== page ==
- Wooden spoon. They just stir pudding better. I don’t know why, but they do. Same goes for fudge.
- A pretty bowl to layer it in. I know you’ve seen the Mason jar-style individual servings, and again, what’s it like to have all that free time to wash up dishes and dream? I also find that the banana, cookie and pudding ratio is off in them. Plus, I have this nice cut-glass bowl of my grandmother’s, so you go ahead and live your life wild, without rules and dirty dish-laden, I guess.
INGREDIENTS (because I’m nice, I’ll put the doubled ingredient amounts in italics)
- 1/3 C of AP flour (2/3 C of AP flour)
- 1 dash of salt (fourteen dashes I am joking it’s just 2 dashes just checking if you’re reading)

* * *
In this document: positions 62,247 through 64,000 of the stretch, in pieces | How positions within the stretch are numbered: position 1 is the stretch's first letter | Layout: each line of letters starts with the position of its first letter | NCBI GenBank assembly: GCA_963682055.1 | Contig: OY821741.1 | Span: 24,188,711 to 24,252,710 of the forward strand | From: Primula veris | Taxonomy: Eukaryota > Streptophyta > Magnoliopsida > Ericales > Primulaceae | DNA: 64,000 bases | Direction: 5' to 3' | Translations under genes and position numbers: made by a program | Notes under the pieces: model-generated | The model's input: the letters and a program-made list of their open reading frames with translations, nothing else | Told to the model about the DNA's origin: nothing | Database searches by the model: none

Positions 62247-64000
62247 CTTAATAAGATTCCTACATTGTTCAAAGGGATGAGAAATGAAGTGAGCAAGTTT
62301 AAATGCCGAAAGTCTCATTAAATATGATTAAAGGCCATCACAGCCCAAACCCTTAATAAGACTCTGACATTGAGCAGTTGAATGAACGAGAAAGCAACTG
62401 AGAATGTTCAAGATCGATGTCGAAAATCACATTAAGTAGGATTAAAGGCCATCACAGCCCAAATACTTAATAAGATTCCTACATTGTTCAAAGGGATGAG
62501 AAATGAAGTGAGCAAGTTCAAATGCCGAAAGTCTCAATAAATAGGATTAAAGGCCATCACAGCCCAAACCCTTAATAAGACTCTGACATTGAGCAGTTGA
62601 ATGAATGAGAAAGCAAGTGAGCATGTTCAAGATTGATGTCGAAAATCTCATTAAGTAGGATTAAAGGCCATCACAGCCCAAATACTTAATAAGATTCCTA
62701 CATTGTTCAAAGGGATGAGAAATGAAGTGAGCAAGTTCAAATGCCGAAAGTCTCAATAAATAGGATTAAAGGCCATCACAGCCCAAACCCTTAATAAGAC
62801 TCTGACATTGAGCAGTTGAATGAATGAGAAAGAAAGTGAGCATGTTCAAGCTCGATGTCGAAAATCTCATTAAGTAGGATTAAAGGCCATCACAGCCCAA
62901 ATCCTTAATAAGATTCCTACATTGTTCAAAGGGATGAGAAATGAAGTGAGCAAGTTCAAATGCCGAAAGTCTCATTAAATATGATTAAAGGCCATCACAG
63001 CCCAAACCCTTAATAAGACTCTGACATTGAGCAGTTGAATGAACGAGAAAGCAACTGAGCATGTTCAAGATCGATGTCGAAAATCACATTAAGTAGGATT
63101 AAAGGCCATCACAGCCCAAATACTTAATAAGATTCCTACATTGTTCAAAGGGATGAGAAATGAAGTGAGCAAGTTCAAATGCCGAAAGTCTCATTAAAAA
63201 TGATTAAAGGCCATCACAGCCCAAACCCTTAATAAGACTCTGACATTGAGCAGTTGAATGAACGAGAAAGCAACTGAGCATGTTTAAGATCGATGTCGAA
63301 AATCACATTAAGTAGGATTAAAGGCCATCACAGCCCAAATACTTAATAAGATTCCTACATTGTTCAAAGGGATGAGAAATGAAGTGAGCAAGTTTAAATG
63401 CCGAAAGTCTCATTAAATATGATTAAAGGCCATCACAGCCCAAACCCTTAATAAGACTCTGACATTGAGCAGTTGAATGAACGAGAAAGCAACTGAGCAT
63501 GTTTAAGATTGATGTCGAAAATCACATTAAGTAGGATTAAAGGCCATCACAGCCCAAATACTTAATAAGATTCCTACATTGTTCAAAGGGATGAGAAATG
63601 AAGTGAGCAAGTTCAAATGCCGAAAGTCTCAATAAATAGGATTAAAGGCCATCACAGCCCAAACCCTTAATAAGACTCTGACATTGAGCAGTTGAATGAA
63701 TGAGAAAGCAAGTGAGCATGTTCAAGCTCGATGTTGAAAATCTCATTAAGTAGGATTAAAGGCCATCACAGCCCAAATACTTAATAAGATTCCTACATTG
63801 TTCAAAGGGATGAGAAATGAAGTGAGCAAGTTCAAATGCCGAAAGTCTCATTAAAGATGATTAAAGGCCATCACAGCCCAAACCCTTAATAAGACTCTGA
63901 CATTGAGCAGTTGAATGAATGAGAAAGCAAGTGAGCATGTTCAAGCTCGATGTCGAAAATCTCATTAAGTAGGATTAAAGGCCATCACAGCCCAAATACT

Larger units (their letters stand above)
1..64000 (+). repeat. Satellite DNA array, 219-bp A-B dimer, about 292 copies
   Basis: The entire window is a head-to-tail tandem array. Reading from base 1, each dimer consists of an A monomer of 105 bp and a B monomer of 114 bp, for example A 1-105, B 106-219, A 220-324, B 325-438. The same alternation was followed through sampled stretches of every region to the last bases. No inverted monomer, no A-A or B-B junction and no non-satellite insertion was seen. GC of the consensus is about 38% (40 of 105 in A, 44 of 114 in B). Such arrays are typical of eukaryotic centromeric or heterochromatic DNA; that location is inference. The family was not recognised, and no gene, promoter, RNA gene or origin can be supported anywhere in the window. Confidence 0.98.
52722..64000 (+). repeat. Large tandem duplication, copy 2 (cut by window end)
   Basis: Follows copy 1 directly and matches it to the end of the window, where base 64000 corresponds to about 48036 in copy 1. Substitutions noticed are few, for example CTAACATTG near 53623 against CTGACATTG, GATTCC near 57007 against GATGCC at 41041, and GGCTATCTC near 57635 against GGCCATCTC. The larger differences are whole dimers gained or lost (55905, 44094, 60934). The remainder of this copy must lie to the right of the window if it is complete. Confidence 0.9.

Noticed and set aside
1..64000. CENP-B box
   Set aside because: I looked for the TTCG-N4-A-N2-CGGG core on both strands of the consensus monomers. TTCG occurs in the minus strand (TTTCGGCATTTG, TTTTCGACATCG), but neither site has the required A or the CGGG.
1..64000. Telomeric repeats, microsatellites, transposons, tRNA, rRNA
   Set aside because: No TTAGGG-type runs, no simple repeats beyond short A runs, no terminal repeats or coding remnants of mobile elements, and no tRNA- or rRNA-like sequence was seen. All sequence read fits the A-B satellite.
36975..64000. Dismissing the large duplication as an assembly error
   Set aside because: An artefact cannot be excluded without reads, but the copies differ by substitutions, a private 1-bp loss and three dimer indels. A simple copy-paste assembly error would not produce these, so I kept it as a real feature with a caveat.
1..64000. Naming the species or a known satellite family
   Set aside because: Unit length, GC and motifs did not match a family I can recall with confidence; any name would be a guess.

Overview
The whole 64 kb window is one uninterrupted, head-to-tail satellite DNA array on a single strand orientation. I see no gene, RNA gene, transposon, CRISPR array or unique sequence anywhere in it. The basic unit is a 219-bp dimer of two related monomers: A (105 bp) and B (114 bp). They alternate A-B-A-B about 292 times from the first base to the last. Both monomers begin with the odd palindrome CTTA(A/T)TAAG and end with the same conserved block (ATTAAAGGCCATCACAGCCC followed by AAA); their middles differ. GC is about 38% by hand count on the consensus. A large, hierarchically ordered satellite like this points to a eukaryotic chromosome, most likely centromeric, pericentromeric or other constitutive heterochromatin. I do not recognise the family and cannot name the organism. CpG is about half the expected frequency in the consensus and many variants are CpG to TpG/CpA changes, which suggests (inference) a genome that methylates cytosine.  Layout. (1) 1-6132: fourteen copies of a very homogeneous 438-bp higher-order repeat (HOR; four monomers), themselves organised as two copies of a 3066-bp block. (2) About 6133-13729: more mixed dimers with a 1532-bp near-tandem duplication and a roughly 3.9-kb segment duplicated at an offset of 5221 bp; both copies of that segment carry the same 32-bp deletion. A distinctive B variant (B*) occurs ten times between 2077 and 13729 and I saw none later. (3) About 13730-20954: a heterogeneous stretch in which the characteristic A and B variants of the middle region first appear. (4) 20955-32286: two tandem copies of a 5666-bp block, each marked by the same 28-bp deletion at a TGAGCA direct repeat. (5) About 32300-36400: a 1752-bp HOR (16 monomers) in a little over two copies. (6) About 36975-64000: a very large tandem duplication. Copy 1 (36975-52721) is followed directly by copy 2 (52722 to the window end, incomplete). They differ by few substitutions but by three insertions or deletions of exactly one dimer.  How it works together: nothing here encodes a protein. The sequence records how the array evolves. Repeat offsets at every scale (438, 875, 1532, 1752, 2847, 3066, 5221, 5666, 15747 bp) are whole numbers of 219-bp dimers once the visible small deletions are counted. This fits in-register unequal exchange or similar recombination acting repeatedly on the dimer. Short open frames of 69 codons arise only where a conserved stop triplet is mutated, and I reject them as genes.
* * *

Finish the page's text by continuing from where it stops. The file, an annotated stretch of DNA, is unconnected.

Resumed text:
- 2 ½ C milk (5 C milk, 1%, 2% or whole. Don’t bother if you drink skim because you clearly hate life)
- 1 (14oz) can of SWEETENED CONDENSED MILK* (2 14oz cans)
- 2 egg yolks (4 yolks)
- 2 tsp. Vanilla extract (4 tsp. vanilla)
- 3 ripe bananas, sliced (93 bananas, give or take)
- ½ a full box of Nilla Wafers (ALL THE WAFERS–DO NOT SNACK ON THEM YOU WILL BE SAD)
* Did you actually get evaporated milk? Because you can’t interchange them. One is sweet, the other is not. It’s in the name and everything. Notice there is no added sugar? I can’t help you out if you got the wrong kind of milk. Oh, and grab the Fat Free condensed milk if you like. It will not change the taste; don’t listen to people who feed you lies. The only things you don’t want to be fat free here are the regular milk–it affects how the pudding sets up–and the cookies. Fat free cookies are hateful cardboard disks, and I’m pretty sure they’re a crime against humanity. Also, they won’t soften correctly in the pudding, and the texture will be off, and someone, somewhere will flip a table. Probably me. Trust me, I’ll know. [points to my eyes, points to yours]